Submitted by Richard Scaletta, GM School District
This week I want to share three exciting programs from our middle school.
If you were fortunate as I was to see the middle school’s production of Seussical Jr. last week, I’m sure you came away impressed and amazed. The young talent was exceptional and the professional level of production was impressive.
I went on opening night and since it was the first night, I expected to see some opening night jitters and a few missteps, especially given the young age of the performers; however, the young men and women who took that stage took it like they owned it! The confidence level blew me away and there was not a misstep to be seen or heard! The singing, dancing and acting I witnessed was way beyond the typical middle school production. I left in disbelief!
While visiting the middle school last week, I had opportunity to visit the art classroom of Christina Martin. I was excited to see the makerspace she created. (For more on makerspaces, see Lancer Letter #317 STEM) A project assigned to students called, “Learning by Design” asked students to create something that was an extension of the body or something to wear. Some of the things students created were wings, hats and dresses.
As part of the project, Mrs. Martin provided a great deal of background, showing students various designs and teaching elements of design. Then, once armed with this background knowledge, the students were set loose in an area with tables filled with paper tubes of various sizes, tape, string, rope, buttons, spools and many other simple everyday items.
I think we sell our students short when we don’t believe they can be creative. I feel it is critically important to provide the right environment where creativity and problem solving can flourish. Our students will do amazing things when that happens. My hat is off to Mrs. Martin for making that happen.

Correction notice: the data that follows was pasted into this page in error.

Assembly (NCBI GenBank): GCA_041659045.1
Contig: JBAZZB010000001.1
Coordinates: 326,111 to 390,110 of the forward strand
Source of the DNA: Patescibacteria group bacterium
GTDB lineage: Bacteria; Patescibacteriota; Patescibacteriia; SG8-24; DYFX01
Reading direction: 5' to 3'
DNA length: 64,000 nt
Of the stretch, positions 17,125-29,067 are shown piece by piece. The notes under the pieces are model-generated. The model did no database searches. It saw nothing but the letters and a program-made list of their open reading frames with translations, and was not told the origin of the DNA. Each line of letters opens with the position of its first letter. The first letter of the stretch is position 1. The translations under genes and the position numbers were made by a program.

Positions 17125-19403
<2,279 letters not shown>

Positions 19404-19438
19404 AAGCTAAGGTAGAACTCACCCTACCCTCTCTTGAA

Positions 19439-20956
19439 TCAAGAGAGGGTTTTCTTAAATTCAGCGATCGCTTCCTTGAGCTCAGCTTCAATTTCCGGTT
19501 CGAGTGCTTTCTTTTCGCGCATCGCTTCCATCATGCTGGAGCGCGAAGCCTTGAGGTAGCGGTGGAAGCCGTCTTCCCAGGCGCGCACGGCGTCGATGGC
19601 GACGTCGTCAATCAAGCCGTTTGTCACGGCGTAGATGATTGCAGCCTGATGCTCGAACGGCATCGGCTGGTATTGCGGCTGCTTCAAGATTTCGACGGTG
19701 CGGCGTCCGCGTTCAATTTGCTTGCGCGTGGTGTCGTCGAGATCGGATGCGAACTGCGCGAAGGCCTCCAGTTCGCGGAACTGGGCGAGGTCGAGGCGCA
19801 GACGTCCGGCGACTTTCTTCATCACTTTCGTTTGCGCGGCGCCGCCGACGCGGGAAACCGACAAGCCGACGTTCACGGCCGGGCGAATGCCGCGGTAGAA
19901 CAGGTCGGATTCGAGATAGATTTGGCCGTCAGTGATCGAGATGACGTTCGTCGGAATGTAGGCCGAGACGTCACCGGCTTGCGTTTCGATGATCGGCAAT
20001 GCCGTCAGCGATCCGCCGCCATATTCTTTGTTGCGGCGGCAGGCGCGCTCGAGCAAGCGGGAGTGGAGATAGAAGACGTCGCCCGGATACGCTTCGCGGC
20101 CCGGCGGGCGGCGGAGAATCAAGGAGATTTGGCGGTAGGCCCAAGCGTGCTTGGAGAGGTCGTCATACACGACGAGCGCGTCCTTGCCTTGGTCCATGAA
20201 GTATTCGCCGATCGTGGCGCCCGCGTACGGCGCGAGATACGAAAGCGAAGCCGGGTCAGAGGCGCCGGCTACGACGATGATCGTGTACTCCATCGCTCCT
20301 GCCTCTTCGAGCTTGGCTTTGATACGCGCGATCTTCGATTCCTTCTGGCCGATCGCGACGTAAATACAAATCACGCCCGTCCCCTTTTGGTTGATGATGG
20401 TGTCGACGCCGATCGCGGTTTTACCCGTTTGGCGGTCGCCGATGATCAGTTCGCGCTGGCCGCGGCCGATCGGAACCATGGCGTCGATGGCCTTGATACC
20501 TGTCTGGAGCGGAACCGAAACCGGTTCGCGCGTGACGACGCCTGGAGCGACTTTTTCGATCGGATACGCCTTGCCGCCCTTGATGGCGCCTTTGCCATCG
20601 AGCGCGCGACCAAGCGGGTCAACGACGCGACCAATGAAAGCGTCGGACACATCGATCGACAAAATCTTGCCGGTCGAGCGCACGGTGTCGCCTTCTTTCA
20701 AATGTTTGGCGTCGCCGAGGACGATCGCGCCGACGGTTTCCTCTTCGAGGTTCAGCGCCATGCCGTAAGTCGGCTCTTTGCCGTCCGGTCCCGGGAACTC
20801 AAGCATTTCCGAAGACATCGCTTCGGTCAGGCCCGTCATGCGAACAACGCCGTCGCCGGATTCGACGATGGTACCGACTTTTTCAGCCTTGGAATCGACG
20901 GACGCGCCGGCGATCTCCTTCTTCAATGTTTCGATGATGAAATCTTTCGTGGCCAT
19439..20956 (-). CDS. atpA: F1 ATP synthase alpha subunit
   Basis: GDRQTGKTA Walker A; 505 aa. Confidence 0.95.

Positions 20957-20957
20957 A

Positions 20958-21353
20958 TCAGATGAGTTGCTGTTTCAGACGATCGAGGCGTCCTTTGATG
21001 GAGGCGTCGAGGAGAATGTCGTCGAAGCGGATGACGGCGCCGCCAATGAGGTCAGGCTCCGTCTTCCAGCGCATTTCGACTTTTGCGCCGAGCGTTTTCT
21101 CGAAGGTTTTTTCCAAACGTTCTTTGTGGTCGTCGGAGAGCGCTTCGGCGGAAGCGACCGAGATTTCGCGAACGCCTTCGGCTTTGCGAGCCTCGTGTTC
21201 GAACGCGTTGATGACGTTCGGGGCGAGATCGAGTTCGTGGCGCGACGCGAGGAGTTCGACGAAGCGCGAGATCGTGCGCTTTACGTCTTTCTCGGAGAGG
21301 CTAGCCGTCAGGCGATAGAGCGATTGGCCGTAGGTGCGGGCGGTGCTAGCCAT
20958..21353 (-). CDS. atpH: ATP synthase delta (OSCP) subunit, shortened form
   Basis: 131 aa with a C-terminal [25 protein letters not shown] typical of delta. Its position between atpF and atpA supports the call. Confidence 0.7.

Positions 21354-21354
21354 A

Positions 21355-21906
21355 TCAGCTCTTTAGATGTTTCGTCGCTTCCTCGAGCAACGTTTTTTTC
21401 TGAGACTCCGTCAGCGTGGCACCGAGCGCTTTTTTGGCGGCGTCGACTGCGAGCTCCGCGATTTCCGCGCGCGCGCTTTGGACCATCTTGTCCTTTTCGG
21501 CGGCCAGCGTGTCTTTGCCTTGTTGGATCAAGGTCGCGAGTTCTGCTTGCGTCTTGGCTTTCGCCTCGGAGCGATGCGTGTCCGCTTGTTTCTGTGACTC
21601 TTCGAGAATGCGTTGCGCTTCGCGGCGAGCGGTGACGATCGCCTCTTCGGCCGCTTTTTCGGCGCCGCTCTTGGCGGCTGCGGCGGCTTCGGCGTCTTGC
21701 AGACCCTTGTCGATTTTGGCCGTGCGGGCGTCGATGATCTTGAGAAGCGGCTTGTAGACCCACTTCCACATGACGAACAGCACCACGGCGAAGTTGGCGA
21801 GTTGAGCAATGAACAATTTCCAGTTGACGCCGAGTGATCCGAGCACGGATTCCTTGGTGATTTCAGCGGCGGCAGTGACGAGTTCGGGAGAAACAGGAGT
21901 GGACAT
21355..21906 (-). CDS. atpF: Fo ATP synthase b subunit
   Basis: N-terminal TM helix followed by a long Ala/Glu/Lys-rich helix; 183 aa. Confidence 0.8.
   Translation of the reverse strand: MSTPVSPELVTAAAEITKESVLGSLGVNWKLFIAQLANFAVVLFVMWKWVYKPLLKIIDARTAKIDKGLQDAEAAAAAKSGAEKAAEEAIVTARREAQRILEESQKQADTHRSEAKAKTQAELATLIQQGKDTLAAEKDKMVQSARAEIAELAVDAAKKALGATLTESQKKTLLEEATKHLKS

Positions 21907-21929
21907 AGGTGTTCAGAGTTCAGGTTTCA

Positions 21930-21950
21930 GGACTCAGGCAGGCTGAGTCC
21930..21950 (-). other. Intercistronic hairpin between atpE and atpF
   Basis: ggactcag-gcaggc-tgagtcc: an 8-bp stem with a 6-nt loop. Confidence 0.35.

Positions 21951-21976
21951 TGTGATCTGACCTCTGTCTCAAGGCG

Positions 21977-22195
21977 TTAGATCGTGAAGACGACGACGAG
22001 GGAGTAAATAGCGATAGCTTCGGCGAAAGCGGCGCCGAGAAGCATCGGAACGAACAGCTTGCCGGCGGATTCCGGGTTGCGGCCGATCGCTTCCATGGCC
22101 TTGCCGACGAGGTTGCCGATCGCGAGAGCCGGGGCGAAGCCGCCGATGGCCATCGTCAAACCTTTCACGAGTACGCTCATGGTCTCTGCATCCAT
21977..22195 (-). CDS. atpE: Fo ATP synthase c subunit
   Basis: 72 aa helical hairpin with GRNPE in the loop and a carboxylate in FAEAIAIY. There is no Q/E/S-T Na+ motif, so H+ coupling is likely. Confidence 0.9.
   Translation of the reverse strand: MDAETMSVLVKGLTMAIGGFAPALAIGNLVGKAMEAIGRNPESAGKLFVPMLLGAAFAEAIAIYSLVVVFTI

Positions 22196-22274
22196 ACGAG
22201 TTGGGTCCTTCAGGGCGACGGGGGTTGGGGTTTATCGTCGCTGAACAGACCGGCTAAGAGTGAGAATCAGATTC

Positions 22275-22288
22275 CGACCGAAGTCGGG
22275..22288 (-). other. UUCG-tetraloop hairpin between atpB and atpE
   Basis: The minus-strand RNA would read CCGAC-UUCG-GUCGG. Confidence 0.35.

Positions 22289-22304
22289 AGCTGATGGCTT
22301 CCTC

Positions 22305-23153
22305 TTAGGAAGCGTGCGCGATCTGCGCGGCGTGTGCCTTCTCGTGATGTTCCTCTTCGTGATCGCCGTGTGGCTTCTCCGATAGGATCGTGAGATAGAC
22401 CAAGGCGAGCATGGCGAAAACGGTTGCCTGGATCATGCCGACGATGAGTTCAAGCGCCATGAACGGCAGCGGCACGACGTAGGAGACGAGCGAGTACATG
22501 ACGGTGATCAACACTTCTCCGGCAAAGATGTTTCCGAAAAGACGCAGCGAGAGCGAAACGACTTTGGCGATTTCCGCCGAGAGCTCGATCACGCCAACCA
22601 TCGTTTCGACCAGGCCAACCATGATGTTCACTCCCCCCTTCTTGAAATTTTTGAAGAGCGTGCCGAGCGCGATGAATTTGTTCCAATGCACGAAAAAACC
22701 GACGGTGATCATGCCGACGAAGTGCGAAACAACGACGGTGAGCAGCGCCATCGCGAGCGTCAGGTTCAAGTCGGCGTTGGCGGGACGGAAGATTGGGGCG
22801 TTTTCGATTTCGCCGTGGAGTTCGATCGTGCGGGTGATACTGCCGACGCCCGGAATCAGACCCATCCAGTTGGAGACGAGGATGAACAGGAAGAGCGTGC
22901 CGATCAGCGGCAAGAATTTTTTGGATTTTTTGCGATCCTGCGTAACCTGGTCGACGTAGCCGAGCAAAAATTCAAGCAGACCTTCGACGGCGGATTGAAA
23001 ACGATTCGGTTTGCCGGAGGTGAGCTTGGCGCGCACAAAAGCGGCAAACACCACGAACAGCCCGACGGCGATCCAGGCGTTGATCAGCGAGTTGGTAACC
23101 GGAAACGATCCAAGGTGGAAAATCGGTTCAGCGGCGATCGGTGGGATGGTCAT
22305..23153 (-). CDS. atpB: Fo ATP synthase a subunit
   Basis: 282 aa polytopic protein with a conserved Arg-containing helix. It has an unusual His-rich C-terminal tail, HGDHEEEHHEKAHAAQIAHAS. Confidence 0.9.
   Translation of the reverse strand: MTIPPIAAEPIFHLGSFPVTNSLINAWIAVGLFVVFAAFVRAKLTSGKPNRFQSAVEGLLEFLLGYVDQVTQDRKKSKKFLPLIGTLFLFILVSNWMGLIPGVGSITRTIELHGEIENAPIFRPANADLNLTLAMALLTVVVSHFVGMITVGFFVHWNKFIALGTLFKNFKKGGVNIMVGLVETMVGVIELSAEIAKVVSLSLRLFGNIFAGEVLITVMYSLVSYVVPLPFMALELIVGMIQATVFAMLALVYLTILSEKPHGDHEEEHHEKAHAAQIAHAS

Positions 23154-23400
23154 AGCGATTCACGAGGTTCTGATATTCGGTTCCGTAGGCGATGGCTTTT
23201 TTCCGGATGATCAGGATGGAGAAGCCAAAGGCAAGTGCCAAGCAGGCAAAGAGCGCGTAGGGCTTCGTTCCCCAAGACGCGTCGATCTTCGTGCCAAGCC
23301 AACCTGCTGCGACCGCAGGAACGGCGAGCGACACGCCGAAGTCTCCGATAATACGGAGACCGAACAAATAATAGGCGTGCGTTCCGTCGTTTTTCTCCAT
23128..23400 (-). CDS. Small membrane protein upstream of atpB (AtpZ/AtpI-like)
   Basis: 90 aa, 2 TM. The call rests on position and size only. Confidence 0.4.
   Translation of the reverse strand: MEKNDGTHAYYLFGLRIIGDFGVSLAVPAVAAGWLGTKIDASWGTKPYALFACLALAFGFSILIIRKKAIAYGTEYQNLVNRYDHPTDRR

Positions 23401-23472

While at the middle school I also visited the physical education department. This year, they are implementing a new curriculum that focuses on personal fitness. They converted an old storage area into their fitness technology room and in conjunction with the aforementioned art department, students designed and painted graphics on the wall to represent the various activities of the curriculum.
When middle school students go to physical education class, they first go to this technology room and get a wristwatch style device which they wear throughout the class. During the class, the device is recording their heart rate and calories burned. At the end of class, they return the watch to the technology room, first placing it over a scanner which records their statistics from that day. Eventually, those results will be emailed to students (and parents) so that their overall fitness efforts can be tracked.
The teachers report that the wrist devices have significantly increased student motivation. The children start moving as soon as they put the device on because they want to maximize the heart rate reached and calories burned. Students recently combined this love for the technology, desire for fitness and philanthropic desires into a fund-raiser for the American Heart Association. Collecting pledges for their efforts with jump ropes, the students raised over $1300. Look for an upcoming story in the Erie Times News on this program.
This new approach to emphasizing personal fitness to our students is the result of hard work and a high level of teamwork among our three middle school health/PE teachers, Bob Santos, Heather Karns and Luke Jahn. They’ve really worked together to design and execute the program in an effective way. I think middle school is a great time for students to begin to understand that there is a science to fitness and that science can be used to maximize our fitness efforts.
Great things are happening for the students at James W. Parker Middle School. We are proud of what our teachers and students are accomplishing!
The Lancer Letter is a weekly editorial by Richard Scaletta, Superintendent of Schools, General McLane School District. Opinions expressed are Mr. Scaletta’s views on the issues and subjects of discussion, and not necessarily those of EdinboroOnline.com or our sponsors.